Opinion: Now I’ve Seen It All
By Jesse Heitz
In my year and a half here at Full Contact Fighter, I’ve had a front row seat to some of the MMA world’s most captivating stories. Some have been tragic; others agitating beyond belief, while a healthy portion have been downright baffling. I can tell you that today’s featured story can be emphatically placed in the latter category.
Apparently a young, as in 22 years old, California rabbi won his debut bout as an amateur MMA fighter. Yes, that was no kind of misprint, nor are you, the reader, suffering from some sort of delirium; the sport has witnessed its first clergyman competitor.
The story is via The Times of Israel, a portion of their story has been included below.
“While he didn’t train on Saturdays, his coach said “he never quits” — even training on Friday morning before assuming his synagogue duties.
The Algemeiner quoted Eilfort as saying that he had entered the competition in order to promote the importance of fitness, security and safety in the Orthodox Jewish community.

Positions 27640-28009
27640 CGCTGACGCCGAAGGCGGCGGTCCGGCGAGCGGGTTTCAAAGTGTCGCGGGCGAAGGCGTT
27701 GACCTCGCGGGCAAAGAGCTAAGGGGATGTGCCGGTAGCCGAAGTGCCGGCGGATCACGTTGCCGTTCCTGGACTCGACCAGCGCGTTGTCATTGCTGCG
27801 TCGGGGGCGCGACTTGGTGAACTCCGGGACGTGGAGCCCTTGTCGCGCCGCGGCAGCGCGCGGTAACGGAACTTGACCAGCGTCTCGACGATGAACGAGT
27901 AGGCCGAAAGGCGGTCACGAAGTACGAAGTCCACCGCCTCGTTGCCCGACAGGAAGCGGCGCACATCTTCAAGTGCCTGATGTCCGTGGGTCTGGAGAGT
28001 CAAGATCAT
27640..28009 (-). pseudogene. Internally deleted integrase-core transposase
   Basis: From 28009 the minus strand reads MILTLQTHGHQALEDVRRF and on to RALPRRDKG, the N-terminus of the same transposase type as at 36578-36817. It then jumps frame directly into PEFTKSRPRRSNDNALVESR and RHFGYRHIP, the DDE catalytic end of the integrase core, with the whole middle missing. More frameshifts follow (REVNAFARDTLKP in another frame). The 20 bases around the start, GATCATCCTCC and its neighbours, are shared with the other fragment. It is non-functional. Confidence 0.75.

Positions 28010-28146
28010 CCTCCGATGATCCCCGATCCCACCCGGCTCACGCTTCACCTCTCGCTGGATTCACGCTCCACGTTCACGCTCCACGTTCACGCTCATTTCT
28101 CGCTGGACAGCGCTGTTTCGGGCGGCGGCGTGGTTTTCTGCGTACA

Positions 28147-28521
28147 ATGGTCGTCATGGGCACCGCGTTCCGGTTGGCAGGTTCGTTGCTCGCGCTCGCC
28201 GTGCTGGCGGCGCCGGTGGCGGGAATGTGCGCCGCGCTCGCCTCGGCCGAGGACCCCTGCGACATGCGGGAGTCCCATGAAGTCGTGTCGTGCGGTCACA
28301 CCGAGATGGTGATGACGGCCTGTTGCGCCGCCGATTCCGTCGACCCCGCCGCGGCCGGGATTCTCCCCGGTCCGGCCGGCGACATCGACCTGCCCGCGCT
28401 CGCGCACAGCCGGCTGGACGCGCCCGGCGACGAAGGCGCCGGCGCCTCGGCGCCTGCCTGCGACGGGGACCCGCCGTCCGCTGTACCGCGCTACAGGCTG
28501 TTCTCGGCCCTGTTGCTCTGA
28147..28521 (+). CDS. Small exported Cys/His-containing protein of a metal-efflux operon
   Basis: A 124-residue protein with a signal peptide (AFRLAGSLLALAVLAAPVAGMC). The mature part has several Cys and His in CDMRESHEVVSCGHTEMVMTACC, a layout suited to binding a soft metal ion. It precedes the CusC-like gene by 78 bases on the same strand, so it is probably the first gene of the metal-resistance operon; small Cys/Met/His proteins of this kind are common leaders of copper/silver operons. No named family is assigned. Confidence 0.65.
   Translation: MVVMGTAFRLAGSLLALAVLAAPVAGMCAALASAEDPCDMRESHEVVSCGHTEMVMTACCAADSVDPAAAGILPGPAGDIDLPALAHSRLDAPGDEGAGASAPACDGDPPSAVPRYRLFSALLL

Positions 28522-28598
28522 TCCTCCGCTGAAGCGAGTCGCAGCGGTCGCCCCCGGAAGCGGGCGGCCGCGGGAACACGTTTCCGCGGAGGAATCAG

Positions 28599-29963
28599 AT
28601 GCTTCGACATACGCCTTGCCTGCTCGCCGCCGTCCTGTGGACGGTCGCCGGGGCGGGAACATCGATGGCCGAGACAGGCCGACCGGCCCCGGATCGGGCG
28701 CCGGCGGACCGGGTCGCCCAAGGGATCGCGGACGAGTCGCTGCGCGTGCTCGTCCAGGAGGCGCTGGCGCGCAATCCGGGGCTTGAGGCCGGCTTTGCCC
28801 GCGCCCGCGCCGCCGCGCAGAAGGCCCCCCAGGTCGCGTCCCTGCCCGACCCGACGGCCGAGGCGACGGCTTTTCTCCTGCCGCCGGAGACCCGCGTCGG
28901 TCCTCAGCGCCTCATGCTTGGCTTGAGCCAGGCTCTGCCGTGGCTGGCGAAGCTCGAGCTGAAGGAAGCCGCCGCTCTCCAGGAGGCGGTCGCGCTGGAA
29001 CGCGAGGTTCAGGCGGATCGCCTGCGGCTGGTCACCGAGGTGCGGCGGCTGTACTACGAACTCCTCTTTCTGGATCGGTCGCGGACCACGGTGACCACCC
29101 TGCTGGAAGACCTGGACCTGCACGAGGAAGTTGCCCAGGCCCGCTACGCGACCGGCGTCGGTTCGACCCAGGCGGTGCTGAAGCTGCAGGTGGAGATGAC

Before he started to train, he had “never hit anyone in his life,” the report said.”
“The stalwart rabbi told Fox News he had begun to train because he relished the “physical, mental, personal challenge” of martial arts.”
One almost has to pinch themselves to make sure they’re not having a most unusual and bizarre dream. I do wonder what his flock thinks of his newfound athletic interests, this seems like the sort of thing any traditional and religiously conservative congregation might be less than understanding towards.
For the record, I’m all for Rabbi Eilfort’s foray into the exceptional world of MMA. I wholeheartedly agree that a men or women looking to challenge themselves in the most strenuous of physical and mental ways would be well-served to take up what is arguably the world’s most challenging sport. I also happen to agree that MMA is the perfect vehicle to promote fitness and security.
In this piece I don’t mean to disparage Rabbi Eilfort, I think it’s a wonderful story. I just happen to be struck by the seeming unlikelihood that religion and MMA would fit hand in hand. This is certainly a first for me as a MMA writer, and perhaps a first for the sport—although it’s possible a cleric of some sort may have entered the confines of a cage somewhere at some point.